The Gulag

The Gulag, as the Metaphor of Soviet Type Communism

„To keep it and to mend it at the same time – this is a different task… If carefulness is important when we work with the lifeless material, it becomes more essential, a holy duty, where the subject of our destruction and creation is not stone, but feeling beings. Whom we can ruin with our quick and thoughtless decisions…” Edmund Burke (Reflections on the Revolution in France, 1790)

The existence of the GULAG (The Central Committee of lagers) became well known in the1970s, when Aleksandr Solzhenitsyn, Russian writer, who himself was the inhabitant of these camps for a long time, smuggled his documentary novel to the West and published it under the title The Gulag Archipelago. The novelist was expelled from the Soviet Union in 1973, he was accused of lying and with the aim to drag him through the mire. However, the book, which depicted the world of soviet work camps with an epic power, managed to undermine the authority of the Soviet Union even in the left wing circles. The secret came to light; the terror was not an easily correctable fault, rather it was such an essential feature without which the Soviet Union – or any regime based on communist principals – could not exist even for a moment.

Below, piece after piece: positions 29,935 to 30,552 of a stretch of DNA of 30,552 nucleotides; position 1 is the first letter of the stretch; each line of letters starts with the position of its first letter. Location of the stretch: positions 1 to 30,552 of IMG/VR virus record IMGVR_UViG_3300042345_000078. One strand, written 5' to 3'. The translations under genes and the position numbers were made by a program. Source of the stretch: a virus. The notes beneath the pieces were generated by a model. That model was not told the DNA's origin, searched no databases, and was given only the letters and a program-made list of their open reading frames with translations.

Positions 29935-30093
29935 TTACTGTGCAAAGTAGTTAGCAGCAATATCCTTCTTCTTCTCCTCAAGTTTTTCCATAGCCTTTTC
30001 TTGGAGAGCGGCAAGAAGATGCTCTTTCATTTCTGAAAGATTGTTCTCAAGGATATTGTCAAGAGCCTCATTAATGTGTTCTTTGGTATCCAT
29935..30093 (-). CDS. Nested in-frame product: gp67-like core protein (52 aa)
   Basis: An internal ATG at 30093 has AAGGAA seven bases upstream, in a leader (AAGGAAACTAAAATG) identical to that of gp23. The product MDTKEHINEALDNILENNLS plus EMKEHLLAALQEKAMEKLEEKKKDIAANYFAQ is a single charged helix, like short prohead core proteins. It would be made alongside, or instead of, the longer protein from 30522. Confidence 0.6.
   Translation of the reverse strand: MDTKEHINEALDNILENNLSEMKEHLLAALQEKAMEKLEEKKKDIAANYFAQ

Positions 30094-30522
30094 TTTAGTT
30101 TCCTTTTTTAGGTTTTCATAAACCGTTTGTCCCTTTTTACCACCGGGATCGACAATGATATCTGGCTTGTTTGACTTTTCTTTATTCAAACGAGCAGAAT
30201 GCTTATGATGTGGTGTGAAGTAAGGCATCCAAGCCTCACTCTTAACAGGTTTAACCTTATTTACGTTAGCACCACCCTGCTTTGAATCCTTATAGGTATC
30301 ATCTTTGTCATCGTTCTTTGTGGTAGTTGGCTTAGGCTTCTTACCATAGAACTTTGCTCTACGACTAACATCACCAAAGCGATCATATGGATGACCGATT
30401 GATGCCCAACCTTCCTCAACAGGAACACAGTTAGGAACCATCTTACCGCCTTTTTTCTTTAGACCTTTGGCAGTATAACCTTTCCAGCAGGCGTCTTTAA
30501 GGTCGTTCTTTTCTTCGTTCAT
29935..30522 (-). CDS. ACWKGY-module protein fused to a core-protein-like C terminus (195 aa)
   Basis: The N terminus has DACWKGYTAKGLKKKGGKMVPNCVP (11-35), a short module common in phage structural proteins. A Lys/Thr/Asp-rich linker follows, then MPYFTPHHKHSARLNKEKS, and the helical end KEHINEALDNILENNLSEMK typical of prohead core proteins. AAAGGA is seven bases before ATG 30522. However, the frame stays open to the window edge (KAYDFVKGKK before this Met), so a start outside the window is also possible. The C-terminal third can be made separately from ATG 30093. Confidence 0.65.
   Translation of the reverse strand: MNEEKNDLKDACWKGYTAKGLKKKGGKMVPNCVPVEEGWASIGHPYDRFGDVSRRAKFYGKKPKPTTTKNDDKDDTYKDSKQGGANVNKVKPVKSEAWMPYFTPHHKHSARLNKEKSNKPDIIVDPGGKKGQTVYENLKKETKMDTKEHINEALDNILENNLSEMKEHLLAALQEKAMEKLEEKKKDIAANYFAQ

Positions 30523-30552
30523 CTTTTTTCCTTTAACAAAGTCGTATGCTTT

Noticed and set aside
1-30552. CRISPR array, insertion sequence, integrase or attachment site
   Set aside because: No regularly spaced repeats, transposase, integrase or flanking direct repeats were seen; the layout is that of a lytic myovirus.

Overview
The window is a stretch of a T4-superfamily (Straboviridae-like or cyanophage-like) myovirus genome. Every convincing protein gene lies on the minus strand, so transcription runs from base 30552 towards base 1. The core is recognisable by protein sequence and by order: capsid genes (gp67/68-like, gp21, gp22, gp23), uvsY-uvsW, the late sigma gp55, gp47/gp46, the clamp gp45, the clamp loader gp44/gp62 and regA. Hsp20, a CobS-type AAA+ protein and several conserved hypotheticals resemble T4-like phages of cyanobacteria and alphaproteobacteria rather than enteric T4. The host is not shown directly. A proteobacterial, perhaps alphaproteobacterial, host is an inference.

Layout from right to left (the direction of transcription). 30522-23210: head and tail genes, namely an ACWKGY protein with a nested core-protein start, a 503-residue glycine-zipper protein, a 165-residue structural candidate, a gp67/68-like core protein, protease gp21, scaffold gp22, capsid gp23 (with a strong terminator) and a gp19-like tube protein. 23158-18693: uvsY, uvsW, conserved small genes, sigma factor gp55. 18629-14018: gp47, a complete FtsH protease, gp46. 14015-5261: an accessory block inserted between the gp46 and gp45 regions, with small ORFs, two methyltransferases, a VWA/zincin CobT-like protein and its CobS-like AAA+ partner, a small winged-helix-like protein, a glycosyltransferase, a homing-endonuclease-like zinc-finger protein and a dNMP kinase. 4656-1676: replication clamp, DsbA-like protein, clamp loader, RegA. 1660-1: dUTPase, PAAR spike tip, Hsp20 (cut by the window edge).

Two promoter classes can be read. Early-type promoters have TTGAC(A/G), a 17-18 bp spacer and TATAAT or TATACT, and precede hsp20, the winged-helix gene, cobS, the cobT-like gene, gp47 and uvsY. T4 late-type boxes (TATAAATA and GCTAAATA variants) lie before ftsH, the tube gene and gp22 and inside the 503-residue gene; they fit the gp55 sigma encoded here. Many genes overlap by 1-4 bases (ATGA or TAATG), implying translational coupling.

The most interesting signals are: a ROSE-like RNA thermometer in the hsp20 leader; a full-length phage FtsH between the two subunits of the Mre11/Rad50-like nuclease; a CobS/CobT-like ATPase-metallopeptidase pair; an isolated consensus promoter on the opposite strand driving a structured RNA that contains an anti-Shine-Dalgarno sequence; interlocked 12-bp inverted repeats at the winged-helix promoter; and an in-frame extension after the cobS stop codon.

The history of the Gulag and the Soviet Union was intertwined from the beginning. The nightmare of the First World War consumed all the resources of the tsarian regime and broke its main supporter, the army. In the March of 1917 the tsar was made to renounce the throne. The Provisional Government and its quick reforms were not able to pacify the utterly dissatisfied and divided Russian society and to end the bloody and by this time obviously meaningless war. Using the opportunities provided by the overwrought situation and the incapability of the government Lenin and his followers, the Bolsheviks committed a coup d'état on the 7th of November 1917 (or on the 25th of October according to the Russian calendar.) Civil war broke out soon after, in which the “red” Bolsheviks were fighting against the “whites.” Few would have thought that the Bolsheviks, who initially enjoyed the support of only the minor part of the population, would be able to keep their power and to create the first communist dictatorship of the world; however, in the end the ideologically divided party The application of the cruelly efficient „red” terror played a great role in the preservation of the leading position of the Bolsheviks. On the 16th November, 1917 on the suggestion of Felix E. Dzerzhinsky the Cheka (Soviet State Security) was founded as one of the sub departments of the Home Affair committee. The task of the new organisation was to act as the “fist of the party”, by destroying the opposition of the party and breaking the non-communist resistance. The “exceptional committee”, which name was also used, is a bit misleading: terror for Lenin and the small group of communist intellectuals was not an exceptional method used in exceptional times; it was the necessary tool for the transformation of society. Their relation to violence strongly reminds one to that of the French Jacobins, Robespierre, who regarded terror as the purging fire of virtue, which could help in the solidifying the republican spirit in the French. The Bolsheviks treated people`s rights in accordance with this. The soviet axiom on the rights was best summarised by public prosecutor of the 30es, A. Visinsky: penal law was a tool of the class struggle, for brainwashing the enemies of the class struggle.